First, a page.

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Fork steerer and bottom headset issue - vintage

Old 09-26-23, 02:50 PM
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Fork steerer and bottom headset issue - vintage

Need advice on a fork to headset concern, never experienced before.
Bike is an early '70s Holdsworth Pro with (supposedly) original fork, although the frame and fork serial numbers do not match.
The bottom headset race does not seat onto the fork steerer.
Picture worth 1,000 words. I gently filed the top of ridge to show it better in the pic.


The fork steerer has a 'ridge' where it joins the fork crown that prevents the headset from seating properly. The steerer (above the ridge) is 25.4mm and 26.4mm at the crown. Only a 1mm increase.

Have tried a '70s Campa headset and a new one but neither seat onto the fork crown.

What to do?
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Old 09-26-23, 03:24 PM
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The "ridge" is the fork crown race seat. It should have been both machined round to a 26.5mm diameter (allowing for a 0.1mm interference fit with the headset's race) and it's face/bottom flat/perpendicular by someone before the initial assembly. The .1mm interference fit will want a significant impact force to drive the race onto the seat. Best done with a tool which will evenly contact the race and slide on the fork's steerer, maybe extending above the top of the steerer which will let a hammer be used to create the impact. These tools resemble a length of pipe/tube with a fairly thick wall. Sometimes the amount of impact force is similar to driving a 10P nail into a chunk of hard wood.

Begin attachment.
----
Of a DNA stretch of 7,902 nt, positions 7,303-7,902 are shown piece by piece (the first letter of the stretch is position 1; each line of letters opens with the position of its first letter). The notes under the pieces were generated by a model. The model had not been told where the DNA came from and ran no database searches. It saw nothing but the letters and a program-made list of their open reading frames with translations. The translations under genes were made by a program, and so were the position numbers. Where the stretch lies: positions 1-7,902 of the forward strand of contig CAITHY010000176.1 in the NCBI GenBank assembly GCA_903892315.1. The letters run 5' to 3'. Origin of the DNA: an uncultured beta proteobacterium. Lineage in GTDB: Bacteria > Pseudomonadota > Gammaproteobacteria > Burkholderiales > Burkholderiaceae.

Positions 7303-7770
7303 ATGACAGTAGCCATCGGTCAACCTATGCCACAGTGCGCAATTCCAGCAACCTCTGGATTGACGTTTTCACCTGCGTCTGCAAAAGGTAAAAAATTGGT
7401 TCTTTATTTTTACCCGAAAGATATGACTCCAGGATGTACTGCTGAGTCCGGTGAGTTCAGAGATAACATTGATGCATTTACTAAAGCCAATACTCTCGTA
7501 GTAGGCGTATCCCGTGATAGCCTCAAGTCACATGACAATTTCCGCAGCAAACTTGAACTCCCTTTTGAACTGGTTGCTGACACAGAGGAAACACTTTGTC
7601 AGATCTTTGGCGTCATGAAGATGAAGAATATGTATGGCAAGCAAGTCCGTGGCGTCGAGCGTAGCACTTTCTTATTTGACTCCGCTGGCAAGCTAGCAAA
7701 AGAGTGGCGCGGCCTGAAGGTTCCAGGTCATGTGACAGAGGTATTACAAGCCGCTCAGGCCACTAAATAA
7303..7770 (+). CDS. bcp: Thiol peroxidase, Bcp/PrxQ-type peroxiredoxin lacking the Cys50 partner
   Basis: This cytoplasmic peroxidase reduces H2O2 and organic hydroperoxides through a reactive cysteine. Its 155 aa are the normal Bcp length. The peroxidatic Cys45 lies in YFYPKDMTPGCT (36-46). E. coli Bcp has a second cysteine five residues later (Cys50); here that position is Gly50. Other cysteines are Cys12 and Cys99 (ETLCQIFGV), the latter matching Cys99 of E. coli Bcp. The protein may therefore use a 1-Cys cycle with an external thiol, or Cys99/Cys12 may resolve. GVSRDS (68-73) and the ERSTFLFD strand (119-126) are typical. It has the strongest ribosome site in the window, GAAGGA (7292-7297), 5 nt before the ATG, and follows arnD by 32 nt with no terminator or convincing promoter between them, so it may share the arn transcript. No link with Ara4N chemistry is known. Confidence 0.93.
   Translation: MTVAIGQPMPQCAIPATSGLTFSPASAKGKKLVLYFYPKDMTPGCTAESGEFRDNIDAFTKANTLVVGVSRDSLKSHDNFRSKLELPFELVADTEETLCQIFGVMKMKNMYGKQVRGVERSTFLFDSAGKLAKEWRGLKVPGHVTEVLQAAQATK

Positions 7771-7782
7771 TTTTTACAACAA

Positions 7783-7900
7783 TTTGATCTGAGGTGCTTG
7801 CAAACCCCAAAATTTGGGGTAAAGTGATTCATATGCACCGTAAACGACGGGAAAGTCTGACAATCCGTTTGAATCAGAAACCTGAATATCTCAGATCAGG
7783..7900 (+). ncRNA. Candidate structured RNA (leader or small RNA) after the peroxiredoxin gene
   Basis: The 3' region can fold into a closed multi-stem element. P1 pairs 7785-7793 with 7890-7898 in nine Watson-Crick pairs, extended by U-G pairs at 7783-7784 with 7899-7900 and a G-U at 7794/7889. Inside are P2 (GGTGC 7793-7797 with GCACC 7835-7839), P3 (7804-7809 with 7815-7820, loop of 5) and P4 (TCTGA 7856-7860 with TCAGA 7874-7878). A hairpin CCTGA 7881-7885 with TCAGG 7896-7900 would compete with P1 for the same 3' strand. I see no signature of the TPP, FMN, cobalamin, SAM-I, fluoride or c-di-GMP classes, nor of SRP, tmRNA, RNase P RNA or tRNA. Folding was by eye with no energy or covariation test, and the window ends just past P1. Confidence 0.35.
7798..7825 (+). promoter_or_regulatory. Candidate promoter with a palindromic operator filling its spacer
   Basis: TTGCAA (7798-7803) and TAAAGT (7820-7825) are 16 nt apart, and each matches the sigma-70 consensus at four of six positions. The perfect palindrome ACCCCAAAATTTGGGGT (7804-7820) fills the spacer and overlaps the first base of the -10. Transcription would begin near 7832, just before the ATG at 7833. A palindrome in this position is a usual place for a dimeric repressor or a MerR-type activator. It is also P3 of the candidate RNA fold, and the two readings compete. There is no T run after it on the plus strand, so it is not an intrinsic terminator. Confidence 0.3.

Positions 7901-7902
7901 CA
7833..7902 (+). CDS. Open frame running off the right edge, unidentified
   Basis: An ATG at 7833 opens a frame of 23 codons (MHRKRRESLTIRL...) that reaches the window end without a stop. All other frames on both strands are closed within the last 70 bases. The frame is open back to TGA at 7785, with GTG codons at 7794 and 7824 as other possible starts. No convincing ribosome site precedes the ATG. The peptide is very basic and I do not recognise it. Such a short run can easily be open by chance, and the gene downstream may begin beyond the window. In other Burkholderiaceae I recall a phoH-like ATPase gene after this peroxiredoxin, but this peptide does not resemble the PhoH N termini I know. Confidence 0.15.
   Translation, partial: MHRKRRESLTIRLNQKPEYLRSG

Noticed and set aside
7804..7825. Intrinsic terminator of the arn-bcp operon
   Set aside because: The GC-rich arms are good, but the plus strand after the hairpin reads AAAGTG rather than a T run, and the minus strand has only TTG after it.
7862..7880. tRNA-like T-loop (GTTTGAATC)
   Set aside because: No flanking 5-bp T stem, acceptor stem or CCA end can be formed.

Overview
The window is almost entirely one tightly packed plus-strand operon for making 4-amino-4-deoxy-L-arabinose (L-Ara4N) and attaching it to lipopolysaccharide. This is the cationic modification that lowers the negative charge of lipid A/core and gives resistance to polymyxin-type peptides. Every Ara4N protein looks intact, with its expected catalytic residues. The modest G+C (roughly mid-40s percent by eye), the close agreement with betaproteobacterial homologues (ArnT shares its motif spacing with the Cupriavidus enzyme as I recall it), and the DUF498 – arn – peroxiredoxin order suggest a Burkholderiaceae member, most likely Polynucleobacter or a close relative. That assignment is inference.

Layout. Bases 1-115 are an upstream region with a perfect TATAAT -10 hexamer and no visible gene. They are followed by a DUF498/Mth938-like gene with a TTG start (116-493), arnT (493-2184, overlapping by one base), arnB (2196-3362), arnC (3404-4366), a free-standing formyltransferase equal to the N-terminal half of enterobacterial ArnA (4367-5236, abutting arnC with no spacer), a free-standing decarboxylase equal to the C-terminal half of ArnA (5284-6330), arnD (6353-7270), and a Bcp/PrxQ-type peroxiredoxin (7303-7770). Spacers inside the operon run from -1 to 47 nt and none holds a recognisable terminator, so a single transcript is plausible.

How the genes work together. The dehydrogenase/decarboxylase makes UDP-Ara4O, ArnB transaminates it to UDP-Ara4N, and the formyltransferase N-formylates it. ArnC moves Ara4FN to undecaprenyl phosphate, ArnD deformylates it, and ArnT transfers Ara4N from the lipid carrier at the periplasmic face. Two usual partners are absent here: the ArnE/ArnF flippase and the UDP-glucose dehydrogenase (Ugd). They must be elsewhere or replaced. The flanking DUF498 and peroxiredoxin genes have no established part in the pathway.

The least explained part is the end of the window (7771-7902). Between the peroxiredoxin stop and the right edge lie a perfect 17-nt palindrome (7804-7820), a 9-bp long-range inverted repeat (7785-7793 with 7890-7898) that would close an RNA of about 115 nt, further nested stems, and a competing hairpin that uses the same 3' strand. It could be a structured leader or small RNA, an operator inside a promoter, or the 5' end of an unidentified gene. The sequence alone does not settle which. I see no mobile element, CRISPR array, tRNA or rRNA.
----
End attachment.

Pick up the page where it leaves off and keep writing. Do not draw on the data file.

What tool was used to try to install your race?

There are times when the race seat is not well machined or became ring notched by poor install/removal of a previous race (if the race cocks crooked a lot). Then a re-machining of the fork's seat is the good choice. Can this be done by a home "mechanic"? Sort of, but not with out care and skill with a hand file on the mechanic's side. These days few of us have had that kind of exposure to working to close dimensions with simple hand tools and if done poorly the race can end up sitting loosely and this is not good or right. I strongly suggest enlisting a shop (or well equipped home guy) to do this kind of work if at all possible.

As to the serial numbers not matching this is not uncommon for some factories back then. Frames and forks were often made in batches separate of each other and only combined when the F&F are painted. I have seen this with Holdsworthy and other English brands before. Andy
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Old 09-26-23, 03:37 PM
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Thanks @Andrew R Stewart
Have only fit them on loosely with no tools or hammering involved.

Serial number difference not a concern, but another Holdsworthy has matching serial #s, a 1980 model - so post bike boom.

I have assembled a number of framesets and never encountered the 'problem' to the extent of this one. Caution to get a correct fit and proper seat is understood and I will heed your advice.